JILA and the University of Colorado Boulder Lead Pioneering Quantum Gravity Research with Heising-Simons Foundation Grant

Submitted by kennac on Tue, 02/27/2024 - 3:23 pm

The Heising-Simons Foundation is Awarding $3 Million for Informing Gravity Theory, including to three JILA and University of Colorado Boulder researchers. 

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Heising-Simons Foundation

The Heising-Simons Foundation's Science program has announced a generous grant of $3 million over three years, aimed at bolstering theoretical and experimental research efforts to bridge the realms of Atomic, Molecular, and Optical (AMO) physics with quantum gravity theories.

This funding initiative underscores a concerted effort to leverage AMO physics' platforms and techniques to not only probe simple models of quantum gravity but also to aid in the construction of more sophisticated models that better describe our universe.

Among the recipients, a notable grant was awarded to a multi-investigator collaboration spearheaded by the University of Colorado Boulder (CU Boulder) and JILA, a joint institute of CU Boulder and the National Institute of Standards and Technology (NIST). 

This distinguished team comprises leading experts in their respective fields, including Ana Maria Rey, JILA and NIST Fellow and a CU Boulder Professor Adjoint, known for her work in atomic physics; JILA Fellow and CU Boulder professor Adam Kaufman and JILA and NIST Fellow and CU Boulder professor Dr. James Thompson, both recognized for their pioneering experimental work using tweezer arrays and optical cavities, respectively. Additionally, Dr. Andrew Lucas, Assistant Professor at CU Boulder, and Dr. Chris Akers, Fellow at the Institute for Advanced Study, experts in holography and quantum gravity, are also included in this team of researchers.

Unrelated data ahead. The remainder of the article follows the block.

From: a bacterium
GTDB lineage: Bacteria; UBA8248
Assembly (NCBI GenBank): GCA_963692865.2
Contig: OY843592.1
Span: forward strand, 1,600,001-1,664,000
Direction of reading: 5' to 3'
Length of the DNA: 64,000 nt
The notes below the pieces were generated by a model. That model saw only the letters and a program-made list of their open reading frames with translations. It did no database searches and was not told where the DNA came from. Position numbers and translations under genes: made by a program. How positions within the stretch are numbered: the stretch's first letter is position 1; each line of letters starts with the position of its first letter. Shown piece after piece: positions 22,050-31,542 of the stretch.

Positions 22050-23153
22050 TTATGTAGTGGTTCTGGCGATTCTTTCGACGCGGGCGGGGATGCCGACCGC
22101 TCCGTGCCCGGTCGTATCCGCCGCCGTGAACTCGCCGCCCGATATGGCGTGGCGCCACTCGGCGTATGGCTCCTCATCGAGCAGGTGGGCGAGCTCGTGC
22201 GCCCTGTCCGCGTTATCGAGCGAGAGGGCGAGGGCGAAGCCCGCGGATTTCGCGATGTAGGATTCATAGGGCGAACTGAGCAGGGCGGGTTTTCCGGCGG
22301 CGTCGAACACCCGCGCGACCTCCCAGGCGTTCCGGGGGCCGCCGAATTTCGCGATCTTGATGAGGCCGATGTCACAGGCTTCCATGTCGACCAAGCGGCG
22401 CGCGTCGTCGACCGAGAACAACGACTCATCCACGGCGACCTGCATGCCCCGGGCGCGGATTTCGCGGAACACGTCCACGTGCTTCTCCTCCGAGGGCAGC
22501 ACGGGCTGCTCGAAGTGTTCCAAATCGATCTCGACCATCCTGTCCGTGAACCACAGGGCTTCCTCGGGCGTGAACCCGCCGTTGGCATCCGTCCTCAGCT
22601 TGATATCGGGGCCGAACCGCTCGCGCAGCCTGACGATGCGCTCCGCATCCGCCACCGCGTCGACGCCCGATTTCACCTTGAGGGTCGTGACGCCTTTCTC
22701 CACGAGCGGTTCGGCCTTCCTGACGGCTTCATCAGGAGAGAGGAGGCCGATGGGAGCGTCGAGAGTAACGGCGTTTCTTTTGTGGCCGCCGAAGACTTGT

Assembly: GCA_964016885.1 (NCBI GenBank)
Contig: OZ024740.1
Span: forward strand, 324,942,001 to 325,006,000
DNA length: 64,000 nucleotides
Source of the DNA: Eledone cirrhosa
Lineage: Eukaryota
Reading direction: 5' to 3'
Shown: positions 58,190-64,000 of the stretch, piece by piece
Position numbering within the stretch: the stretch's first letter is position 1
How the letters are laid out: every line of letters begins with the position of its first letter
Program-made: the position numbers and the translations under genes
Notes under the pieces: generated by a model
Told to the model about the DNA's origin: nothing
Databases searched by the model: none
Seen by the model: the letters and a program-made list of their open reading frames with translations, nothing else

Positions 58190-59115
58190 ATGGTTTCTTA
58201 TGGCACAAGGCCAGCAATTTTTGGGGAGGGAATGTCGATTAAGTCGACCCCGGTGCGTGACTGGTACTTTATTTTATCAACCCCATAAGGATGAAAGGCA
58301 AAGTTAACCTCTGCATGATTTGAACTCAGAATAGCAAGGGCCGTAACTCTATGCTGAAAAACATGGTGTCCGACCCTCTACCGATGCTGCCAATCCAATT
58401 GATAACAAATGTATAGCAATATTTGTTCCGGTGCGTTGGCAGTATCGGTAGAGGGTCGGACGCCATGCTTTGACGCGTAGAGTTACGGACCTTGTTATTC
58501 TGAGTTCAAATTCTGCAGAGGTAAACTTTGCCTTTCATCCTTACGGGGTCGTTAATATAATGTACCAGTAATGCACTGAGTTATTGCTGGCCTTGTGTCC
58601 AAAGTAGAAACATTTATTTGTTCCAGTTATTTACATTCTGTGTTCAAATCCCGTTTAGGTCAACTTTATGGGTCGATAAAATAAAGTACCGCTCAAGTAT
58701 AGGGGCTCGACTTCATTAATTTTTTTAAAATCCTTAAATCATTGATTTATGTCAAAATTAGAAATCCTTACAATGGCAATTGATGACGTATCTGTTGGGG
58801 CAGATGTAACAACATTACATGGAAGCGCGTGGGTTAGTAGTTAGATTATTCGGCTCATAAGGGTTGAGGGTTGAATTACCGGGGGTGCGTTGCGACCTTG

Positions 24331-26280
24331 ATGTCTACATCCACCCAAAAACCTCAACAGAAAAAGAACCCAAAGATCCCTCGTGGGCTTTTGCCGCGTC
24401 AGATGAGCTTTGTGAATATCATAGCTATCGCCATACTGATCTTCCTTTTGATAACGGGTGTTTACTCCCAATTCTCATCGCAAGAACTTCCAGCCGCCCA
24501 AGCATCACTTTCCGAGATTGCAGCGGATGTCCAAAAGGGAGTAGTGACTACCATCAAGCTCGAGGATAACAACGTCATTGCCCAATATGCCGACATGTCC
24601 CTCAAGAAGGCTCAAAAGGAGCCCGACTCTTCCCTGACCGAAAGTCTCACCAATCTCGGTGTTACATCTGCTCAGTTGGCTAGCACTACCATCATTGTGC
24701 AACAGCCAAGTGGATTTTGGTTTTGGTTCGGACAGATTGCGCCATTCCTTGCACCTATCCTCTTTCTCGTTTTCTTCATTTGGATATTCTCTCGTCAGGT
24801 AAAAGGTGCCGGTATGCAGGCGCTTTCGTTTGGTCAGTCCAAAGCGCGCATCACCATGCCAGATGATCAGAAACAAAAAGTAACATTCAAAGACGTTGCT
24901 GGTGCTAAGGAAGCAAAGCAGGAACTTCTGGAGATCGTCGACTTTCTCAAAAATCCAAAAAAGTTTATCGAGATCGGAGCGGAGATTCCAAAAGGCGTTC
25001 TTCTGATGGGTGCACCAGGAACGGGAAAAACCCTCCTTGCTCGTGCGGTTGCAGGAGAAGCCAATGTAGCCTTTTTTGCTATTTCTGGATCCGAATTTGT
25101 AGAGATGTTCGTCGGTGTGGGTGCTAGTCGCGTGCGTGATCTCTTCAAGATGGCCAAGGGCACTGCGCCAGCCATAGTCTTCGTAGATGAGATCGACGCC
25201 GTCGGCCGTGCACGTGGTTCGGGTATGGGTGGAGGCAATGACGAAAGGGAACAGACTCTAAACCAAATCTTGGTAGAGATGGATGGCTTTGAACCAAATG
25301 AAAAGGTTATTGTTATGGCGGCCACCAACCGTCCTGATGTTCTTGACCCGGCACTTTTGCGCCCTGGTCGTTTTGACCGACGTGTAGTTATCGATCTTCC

The CU Boulder and JILA collaboration is dedicated to addressing two pivotal questions that stand at the forefront of contemporary physics research: firstly, identifying models that are not only practical for experimental implementation but also capable of giving rise to quantum emergent spacetime, and secondly, devising methodologies to verify such emergent spacetime within experimental settings unambiguously. These inquiries are critical for advancing our understanding of the universe at the most fundamental level, potentially unlocking new paradigms in physics.

A Look Beyond Colorado

The Heising-Simons Foundation's initiative extends beyond CU Boulder and JILA, with four additional grants awarded to Dr. Brian Swingle at Brandeis University, Dr. Soonwon Choi at the Massachusetts Institute of Technology, Dr. Manuel Endres at the California Institute of Technology, and Dr. Monika Schleier-Smith at Stanford University. Their projects, encompassing research on information dynamics in black holes, the fundamental bounds on quantum dynamics from gravity, and the emergence of geometry from entanglement, represent a broad and ambitious effort to unravel the mysteries of quantum gravity and its implications for our understanding of the cosmos.

This collaborative and multi-faceted approach to exploring the intersection of AMO physics and quantum gravity theories heralds a new era of scientific inquiry, poised to yield insights into some of the most profound and complex questions in physics today.

Through the support of the Heising-Simons Foundation and the collective expertise of the researchers involved, these projects significantly advance our grasp of the universe's foundational principles, marking a pivotal step forward in the ongoing quest to unify the theories of the very large and the very small.

Written by Kenna Hughes-Castleberry, JILA Science Communicator